RRS John Biscoe (1956)

From Wikipedia, the free encyclopedia
Jump to navigation Jump to search

United Kingdom
Namesake: John Biscoe
Operator: British Antarctic Survey
Builder: Fleming & Ferguson, Paisley
Yard number: 778
Launched: 11 June 1956
In service: 1956
Out of service: 1991
Homeport: Stanley, Falkland Islands
Identification:IMO number5173321
Fate: sold 1992
Name: Fayza Express
Operator: Fayza Shipping Co. Ltd.
Identification:IMO number5173321
Fate: scrapped 2 March 2004 at Aliaga, Turkey
General characteristics
Class and type: Royal Research Ship; survey vessel; later used as passenger/cargo vessel
Tonnage: 1,554 GRT; 615 NT
Length: 220 ft (67 m)
Beam: 40 ft (12 m)
Draught: 18.42 ft (5.61 m)
Propulsion: Diesel electric
Complement: 33 crew, 34 scientists
Notes: [1]

The RRS John Biscoe was a supply and research vessel used by the British Antarctic Survey between 1956 and 1991.


An earlier vessel, RRS John Biscoe (1944) operated from 1947-56. Both were named after the English explorer John Biscoe, who discovered parts of Antarctica in the early 1830s.

John Biscoe II was replaced by RRS James Clark Ross in 1991. After decommissioning, she was sold and eventually scrapped in 2004 under the name Fayza Express.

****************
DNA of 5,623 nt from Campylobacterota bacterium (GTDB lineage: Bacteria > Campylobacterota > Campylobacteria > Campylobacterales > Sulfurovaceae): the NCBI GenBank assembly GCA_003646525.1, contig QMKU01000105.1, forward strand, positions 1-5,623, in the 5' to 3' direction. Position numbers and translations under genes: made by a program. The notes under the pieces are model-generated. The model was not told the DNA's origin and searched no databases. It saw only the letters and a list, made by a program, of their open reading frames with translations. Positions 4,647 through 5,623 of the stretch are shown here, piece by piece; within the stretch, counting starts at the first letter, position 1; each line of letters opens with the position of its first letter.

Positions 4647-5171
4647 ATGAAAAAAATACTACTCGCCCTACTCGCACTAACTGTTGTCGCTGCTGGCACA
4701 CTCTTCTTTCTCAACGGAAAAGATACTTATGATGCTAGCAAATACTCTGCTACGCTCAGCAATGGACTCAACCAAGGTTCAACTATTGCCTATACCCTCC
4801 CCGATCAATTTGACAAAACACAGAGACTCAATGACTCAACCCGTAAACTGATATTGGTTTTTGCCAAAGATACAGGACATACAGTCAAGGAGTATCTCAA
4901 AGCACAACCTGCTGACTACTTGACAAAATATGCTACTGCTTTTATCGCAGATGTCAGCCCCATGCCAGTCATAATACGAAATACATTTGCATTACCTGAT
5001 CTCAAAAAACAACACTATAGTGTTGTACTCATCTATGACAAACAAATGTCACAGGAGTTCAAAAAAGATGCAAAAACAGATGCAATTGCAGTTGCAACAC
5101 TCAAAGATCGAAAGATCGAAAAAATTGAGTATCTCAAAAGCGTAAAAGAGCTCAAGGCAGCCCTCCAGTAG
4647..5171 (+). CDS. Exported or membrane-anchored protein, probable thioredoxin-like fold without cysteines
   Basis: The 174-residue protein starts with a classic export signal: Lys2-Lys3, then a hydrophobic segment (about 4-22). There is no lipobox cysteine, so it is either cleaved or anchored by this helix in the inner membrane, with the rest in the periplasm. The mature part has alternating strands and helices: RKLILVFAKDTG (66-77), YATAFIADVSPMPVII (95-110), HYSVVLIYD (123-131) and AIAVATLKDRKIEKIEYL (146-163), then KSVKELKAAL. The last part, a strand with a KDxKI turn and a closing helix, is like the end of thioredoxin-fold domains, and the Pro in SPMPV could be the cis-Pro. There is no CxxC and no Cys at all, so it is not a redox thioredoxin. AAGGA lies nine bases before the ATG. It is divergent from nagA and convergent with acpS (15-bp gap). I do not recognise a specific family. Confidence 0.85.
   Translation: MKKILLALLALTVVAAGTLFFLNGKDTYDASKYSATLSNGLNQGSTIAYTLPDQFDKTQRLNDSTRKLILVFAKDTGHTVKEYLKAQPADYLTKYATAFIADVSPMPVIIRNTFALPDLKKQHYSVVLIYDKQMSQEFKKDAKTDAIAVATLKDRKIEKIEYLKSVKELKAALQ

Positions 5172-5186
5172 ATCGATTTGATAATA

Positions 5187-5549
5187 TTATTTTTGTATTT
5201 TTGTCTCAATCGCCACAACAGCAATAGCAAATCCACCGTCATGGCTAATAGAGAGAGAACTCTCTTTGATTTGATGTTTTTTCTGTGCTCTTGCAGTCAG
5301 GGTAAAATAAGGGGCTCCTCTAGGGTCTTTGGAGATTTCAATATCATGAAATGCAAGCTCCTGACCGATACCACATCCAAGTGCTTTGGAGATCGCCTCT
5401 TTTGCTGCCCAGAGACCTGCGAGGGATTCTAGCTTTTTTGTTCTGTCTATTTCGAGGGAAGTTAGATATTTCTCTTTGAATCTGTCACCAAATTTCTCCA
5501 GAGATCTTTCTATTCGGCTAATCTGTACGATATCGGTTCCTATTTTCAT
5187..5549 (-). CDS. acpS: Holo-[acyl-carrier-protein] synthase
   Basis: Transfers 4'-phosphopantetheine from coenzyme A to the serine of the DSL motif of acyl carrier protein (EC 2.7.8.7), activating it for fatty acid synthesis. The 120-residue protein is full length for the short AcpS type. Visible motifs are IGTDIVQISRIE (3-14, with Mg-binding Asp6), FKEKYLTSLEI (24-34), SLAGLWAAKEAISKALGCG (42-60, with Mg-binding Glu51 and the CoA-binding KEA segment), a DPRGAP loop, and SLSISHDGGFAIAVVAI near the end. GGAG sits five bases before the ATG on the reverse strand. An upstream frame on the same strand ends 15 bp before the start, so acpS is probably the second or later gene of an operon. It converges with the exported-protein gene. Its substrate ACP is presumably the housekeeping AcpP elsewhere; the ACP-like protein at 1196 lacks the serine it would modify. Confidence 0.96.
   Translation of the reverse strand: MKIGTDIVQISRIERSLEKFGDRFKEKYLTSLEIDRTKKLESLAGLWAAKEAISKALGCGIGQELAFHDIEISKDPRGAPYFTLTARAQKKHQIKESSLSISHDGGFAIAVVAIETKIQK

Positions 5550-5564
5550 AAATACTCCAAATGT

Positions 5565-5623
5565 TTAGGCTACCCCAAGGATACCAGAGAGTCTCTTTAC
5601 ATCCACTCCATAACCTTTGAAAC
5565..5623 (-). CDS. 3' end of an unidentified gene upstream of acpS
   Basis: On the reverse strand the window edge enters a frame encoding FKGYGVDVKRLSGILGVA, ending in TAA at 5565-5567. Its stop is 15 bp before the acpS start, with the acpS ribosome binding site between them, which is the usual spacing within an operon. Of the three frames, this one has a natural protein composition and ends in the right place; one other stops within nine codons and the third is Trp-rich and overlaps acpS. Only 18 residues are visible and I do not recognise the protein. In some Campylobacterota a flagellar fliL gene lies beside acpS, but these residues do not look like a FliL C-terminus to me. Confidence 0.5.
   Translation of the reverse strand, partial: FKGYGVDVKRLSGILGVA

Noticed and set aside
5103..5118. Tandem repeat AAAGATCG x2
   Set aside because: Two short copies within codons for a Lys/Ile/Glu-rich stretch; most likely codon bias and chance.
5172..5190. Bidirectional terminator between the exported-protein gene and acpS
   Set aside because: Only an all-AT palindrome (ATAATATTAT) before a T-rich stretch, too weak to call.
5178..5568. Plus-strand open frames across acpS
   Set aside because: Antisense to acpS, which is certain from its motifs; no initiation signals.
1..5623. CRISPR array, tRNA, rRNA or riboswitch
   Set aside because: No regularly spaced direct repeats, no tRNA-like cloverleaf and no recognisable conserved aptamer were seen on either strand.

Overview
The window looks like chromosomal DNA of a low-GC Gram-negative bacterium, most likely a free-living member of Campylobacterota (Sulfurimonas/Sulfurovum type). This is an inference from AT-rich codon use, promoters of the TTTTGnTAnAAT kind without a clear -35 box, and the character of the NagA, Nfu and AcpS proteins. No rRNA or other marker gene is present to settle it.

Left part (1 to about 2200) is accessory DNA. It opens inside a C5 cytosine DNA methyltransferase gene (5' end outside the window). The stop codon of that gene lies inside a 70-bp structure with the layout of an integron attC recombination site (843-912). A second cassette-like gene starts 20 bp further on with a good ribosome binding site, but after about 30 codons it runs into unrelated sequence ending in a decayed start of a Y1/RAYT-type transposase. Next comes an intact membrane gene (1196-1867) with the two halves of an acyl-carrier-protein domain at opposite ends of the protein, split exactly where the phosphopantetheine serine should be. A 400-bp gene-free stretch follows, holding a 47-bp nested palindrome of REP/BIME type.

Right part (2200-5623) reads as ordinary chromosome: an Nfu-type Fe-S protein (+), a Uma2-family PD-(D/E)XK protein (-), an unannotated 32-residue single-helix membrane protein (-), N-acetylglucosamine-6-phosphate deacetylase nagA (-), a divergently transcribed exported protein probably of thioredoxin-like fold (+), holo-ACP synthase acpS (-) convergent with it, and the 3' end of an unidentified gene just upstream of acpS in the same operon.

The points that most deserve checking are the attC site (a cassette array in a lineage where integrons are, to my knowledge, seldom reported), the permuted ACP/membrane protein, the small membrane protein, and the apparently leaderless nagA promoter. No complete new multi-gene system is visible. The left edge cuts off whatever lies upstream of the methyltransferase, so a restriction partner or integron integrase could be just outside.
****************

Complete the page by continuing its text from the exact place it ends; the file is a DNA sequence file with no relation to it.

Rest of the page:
Biscoe's first visit to Halley Research Station, in 1959/60 was under the veteran captain, Bill Johnston.[2]

From 1975, joint Masters of John Biscoe were Malcolm Phelps and Chris Elliott.[3] Chris Elliott had joined BAS as Third Officer on John Biscoe in 1967, becoming Second Officer in 1970. He established the successful Offshore Biological Programme cruises and helped superintend the building of replacement James Clark Ross. Elliott was awarded the Polar Medal in 2004 and an MBE in 2005.[3] The sea passage between Adelaide Island and Jenny Island is named after Chris Elliott.[4]


  1. ^ "John Biscoe". Clydebuilt. Retrieved 2007-12-09.
  2. ^ "RRS John Biscoe at Halley Bay". Z-Fids. Retrieved 27 March 2010.
  3. ^ a b "MBE for Captain Chris Elliott". British Antarctic Survey. Retrieved 5 May 2011.
  4. ^ "06 Apr - Elliott Passage". British Antarctic Survey. Archived from the original on 4 July 2011. Retrieved 5 May 2011.

External links[edit]